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Australian war crimes in Afghanistan: Questions and Answers

Ahlone ports, Yangon Myanmar

Uruzgan Province. Photo: Deshakalyan Chowdury /AFP via Getty Images

Over many years, evidence has emerged indicating that people in Afghanistan were subjected to unlawful killings and abuse by members of the Australian special forces during the war in Afghanistan between 2005 and 2016.

This Q&A gives an overview of what has happened to date, how the Australian government has responded, and what steps still need to be taken.

Overview

What evidence has come to light about war crimes by Australian special forces in Afghanistan?

Since 2006, evidence from various sources has come to light indicating that members of the Australian special forces committed war crimes in Afghanistan. This includes evidence from eyewitnesses and families of victims from Afghanistan, investigations by the Afghanistan Independent Human Rights Commission (AIHRC), reports by journalists and whistle-blower testimonies.

Over the years, local elders and families of victims made several complaints to the Government of the Islamic Republic of Afghanistan, AIHRC, and the International Committee of the Red Cross, which were communicated to the Australian Defence Force (ADF). The ADF generally discounted local complaints as Taliban propaganda or motivated by compensation. However, AIHRC investigations confirmed the unlawful killing of unarmed civilians by Australian forces. Testimonies from whistle-blowers and several reports from various news outlets also brought to light allegations of war crimes by Australian forces.

A four-year inquiry led by the Inspector-General of the Australian Defence Force Afghanistan Inquiry published its report in 2020. The inquiry found credible information of unlawful killings and cruel treatment of detainees by members of the Australian special forces.

See also: Parliament of Australia Research Paper, Reports, allegations and inquiries into serious misconduct by Australian troops in Afghanistan 2005–2013

The Afghanistan Inquiry Report / the Brereton Report

What is the Brereton Report?

On 19 November 2020, the Australian Defence Force released a public version of the Inspector-General of the Australian Defence Force Afghanistan Inquiry Report (commonly known as the Brereton report). The report contains the findings and recommendations of the Afghanistan Inquiry, led by Justice Paul Brereton, into allegations of war crimes committed by Australian special forces in Afghanistan in the period between 2005 and 2016. The inquiry was not a criminal investigation. Rather, it was an administrative fact-finding exercise, undertaken under the auspices of the Australian Defence Force. The purpose of the inquiry was to ascertain whether the allegations of criminal conduct by Australian forces in Afghanistan had any substance and to inform options for further action.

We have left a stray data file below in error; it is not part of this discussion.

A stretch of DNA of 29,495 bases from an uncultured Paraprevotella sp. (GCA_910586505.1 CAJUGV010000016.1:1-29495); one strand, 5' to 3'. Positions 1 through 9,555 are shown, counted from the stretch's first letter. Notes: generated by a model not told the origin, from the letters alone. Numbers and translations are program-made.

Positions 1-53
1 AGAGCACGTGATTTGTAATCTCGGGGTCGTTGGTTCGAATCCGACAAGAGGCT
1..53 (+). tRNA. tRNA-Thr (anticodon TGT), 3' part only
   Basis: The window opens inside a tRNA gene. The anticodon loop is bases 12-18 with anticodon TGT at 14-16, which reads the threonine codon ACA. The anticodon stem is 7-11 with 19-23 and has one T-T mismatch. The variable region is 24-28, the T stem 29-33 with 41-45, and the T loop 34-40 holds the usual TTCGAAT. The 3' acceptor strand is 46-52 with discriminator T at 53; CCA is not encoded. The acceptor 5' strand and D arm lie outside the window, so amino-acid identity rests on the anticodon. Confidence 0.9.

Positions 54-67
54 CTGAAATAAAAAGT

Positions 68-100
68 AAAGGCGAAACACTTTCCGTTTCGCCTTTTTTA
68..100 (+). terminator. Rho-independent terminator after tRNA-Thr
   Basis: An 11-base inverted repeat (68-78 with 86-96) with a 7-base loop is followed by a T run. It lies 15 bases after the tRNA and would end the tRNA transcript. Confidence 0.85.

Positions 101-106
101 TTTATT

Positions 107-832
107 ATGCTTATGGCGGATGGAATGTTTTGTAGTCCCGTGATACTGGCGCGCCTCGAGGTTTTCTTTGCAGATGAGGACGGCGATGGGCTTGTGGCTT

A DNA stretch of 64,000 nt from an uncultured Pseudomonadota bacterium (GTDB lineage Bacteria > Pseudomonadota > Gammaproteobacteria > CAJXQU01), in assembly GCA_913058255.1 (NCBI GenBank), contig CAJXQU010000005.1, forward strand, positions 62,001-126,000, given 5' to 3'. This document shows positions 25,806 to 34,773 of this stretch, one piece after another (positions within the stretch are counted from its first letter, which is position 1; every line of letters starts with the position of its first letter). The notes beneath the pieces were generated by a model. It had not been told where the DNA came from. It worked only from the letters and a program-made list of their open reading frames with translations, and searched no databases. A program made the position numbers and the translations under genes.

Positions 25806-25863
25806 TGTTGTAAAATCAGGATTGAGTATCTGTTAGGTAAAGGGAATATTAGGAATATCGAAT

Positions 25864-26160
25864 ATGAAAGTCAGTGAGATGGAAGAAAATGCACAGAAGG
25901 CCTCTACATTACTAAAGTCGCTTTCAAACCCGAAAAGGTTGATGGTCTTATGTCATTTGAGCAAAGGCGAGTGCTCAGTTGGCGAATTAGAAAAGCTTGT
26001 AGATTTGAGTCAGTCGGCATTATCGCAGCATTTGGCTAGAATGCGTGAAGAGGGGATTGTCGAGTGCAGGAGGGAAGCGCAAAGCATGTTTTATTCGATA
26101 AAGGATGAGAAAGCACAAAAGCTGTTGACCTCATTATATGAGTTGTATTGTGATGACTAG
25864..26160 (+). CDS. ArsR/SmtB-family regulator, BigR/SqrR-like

What did the Brereton Report find?

The Afghanistan Inquiry made 191 findings. The report concluded that there was credible information of unlawful conduct by Australian special forces in Afghanistan. The inquiry found 23 incidents in which one or more non-combatants or persons hors-de-combat were unlawfully killed by or at the direction of members of Australian special forces in circumstances which, if accepted by a jury, would amount to the war crime of murder. It also found that there was credible information regarding two further incidents in which a non-combatant or a person hors-de-combat was mistreated in circumstances which, if accepted, would constitute the war crime of cruel treatment.

The report also highlighted serious failures within the Australian special forces, which it suggests contributed to the failure to prevent, detect, and respond to the misconducts. Internal reports of operations were often embellished and sometimes completely fabricated. A further issue, the report found, was that complaints made by locals in Afghanistan were generally discounted by the Australian Defence Force.

What recommendations did the Brereton Report make?

The report makes 143 recommendations setting out actions that authorities should take in response to the misconduct committed by Australian forces in Afghanistan, including that:

  • 36 matters (involving 19 individuals and 23 incidents) should be referred for criminal investigation and prosecution,
  • Australia should compensate Afghan victims and their families now, rather than waiting for the establishment of criminal liability,
  • awards and honours of units and individuals within the special forces that were responsible for the misconduct should be reviewed and revoked, and